If you are planning on moving to the country or leaving the country for the city, consider these pros and cons.
It is sometimes a common case of “The grass is always greener on the other side of the fence”. City people often long for the restful life of the country. Country people often long for the excitement of the city. A move from one to the other can be shocking, if not very traumatic. A city dweller might think the peace and quite of the country is better, only to be kept awake by coyotes. A farm kid might long for the fast pace of the town only to be overwhelmed by the pressure to succeed.
For those who don’t know, Rural means “country”, and Urban means “city”.
Cons of Rural Living
Your nearest neighbor may be a mile away. There may be times when you won’t see another human being for days unless you go somewhere.
Schools are not in walking distance – Yup, your kids will be on a school bus. This may be a 1 hour ride, each way.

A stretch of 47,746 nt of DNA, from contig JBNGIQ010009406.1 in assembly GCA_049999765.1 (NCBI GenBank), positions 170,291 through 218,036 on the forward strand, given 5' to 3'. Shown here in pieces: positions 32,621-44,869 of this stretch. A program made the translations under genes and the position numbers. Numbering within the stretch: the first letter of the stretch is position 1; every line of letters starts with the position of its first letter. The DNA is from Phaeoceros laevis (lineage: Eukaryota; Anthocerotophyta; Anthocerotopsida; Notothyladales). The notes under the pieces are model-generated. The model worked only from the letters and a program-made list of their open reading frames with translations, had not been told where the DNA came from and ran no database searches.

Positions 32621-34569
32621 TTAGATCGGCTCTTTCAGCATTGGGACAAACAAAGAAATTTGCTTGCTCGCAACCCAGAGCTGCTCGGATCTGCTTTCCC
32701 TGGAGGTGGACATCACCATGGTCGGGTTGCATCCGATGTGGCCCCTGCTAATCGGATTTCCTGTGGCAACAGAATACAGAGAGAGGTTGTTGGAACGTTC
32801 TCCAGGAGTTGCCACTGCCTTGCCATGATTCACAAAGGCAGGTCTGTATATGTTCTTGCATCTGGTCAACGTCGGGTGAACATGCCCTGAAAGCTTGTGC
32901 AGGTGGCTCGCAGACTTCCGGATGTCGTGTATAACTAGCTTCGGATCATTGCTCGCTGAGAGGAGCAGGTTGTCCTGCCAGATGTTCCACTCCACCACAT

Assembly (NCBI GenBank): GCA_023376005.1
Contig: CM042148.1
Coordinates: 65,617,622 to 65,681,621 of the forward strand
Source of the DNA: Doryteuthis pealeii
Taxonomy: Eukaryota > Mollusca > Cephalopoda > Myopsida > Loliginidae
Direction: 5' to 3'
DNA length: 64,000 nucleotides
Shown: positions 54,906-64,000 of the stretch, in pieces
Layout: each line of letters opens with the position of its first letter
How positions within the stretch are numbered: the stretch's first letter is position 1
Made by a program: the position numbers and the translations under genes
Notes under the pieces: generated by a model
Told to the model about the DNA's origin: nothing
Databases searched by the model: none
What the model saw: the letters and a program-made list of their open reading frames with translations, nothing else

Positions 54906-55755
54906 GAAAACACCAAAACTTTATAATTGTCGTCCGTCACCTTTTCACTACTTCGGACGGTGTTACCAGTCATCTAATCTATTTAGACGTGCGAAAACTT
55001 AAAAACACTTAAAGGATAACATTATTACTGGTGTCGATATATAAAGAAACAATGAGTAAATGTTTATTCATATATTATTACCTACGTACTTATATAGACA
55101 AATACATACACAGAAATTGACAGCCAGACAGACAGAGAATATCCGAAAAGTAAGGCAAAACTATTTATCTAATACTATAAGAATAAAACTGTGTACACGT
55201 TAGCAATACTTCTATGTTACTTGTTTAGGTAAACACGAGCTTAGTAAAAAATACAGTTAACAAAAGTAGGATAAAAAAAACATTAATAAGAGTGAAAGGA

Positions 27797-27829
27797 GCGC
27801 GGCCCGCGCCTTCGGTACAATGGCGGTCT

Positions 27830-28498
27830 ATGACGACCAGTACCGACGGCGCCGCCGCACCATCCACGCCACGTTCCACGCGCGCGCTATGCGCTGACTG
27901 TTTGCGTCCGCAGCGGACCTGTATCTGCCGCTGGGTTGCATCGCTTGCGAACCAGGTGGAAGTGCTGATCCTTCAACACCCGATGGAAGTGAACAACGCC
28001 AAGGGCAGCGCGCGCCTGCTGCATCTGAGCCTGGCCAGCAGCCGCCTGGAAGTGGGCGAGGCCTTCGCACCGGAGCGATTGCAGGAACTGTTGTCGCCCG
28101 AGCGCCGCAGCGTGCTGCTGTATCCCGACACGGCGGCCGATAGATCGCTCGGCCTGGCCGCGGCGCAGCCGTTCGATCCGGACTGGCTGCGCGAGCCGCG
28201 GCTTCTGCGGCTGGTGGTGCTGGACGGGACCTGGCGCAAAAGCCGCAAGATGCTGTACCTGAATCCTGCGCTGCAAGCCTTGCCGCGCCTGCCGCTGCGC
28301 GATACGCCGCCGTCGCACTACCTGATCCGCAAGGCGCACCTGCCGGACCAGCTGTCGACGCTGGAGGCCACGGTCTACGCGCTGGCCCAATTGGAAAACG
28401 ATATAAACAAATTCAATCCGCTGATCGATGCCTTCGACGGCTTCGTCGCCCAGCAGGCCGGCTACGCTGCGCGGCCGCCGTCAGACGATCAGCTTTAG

Shopping is Not Convenient
If you so much as run out of milk (and do not have your own milk cow or goat) it means a trip in the car.
Mechanics and most services are not close – It is not easy if your car breaks down and your nearest mechanic is 30 miles away.
Internet and Television Services May be Lower
I am on dial up… enough said.
Restaurants and Entertainment are Not Easily Available
Driving involves time, expense, and planning.
Pros of Rural Living
The first thing that happened when I moved to the country is people introduced themselves as my “neighbor”, when I asked where they lived, they would tell me… “one mile north and two miles west” or something like that. I have had neighbors plow my driveway in winter just for something to do. Other neighbors make a point of keeping us informed on area news.
More privacy. You do not need to worry about going out into your yard and being bothered or pestered to make conversation.
You Can Have a Huge Garden
It is much easier to become self sufficient or at least semi-self sufficient when you have the space to do so.
You Can Have a Horse
Or a llama, donkey, chicken, sheep, bison, whatever your amount of space (and fencing) allows. You should check area laws. Free Range hens will not only give you eggs, but will eat a lot of bugs.
Published in: Rural Living